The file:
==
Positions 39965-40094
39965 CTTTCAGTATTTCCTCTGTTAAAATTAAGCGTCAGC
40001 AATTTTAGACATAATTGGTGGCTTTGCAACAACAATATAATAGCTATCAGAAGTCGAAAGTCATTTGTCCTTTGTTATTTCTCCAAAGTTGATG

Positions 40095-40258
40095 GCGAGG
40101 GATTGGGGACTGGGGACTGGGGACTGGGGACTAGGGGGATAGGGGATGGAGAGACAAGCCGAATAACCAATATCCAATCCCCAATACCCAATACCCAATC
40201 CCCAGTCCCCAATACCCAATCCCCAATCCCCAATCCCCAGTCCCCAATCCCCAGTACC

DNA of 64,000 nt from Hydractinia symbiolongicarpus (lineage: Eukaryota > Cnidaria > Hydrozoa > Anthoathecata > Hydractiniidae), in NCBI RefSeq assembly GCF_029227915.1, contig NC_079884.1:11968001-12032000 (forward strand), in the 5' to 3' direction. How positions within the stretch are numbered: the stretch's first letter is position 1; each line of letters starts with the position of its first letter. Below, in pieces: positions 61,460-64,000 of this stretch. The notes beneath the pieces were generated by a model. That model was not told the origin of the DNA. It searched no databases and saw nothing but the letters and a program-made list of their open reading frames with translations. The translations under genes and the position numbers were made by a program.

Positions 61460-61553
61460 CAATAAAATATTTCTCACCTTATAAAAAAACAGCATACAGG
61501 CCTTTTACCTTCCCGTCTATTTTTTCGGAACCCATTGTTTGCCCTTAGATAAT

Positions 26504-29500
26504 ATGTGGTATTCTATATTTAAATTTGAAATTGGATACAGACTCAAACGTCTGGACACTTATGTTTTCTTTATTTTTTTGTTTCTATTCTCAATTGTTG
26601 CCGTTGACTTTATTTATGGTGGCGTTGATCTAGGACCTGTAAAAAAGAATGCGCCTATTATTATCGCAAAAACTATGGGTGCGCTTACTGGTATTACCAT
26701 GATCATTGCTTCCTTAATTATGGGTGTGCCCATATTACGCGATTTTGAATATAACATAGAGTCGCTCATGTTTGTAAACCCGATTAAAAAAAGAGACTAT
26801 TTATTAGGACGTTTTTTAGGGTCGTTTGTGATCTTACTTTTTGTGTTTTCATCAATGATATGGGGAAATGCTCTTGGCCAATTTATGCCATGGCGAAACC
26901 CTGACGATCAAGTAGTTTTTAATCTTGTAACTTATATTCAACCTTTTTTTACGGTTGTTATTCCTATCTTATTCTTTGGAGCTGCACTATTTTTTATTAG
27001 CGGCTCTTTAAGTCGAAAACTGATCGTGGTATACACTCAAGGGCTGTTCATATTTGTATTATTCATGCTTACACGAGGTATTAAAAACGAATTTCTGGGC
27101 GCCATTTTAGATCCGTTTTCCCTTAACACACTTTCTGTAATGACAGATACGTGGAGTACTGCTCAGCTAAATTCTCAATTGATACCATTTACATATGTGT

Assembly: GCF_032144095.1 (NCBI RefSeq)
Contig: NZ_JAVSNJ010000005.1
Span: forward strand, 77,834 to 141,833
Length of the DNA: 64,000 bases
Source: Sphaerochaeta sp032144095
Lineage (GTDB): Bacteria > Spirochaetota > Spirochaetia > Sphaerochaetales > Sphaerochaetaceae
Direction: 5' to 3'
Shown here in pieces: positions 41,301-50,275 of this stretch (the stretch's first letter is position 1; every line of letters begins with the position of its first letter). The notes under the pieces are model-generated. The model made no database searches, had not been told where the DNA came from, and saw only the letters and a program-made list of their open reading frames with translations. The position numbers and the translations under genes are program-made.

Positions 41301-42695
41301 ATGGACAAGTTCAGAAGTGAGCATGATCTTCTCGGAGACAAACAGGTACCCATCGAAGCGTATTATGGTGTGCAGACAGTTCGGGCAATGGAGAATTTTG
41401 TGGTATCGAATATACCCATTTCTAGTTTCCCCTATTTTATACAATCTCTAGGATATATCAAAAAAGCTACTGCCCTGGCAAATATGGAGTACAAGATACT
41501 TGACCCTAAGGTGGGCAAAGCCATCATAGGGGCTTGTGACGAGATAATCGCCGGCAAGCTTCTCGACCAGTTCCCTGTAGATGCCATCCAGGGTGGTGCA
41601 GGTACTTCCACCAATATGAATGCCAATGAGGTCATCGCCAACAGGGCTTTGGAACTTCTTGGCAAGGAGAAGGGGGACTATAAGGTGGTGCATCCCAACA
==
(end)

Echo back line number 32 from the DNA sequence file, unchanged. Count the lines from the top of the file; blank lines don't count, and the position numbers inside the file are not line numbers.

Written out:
41601 GGTACTTCCACCAATATGAATGCCAATGAGGTCATCGCCAACAGGGCTTTGGAACTTCTTGGCAAGGAGAAGGGGGACTATAAGGTGGTGCATCCCAACA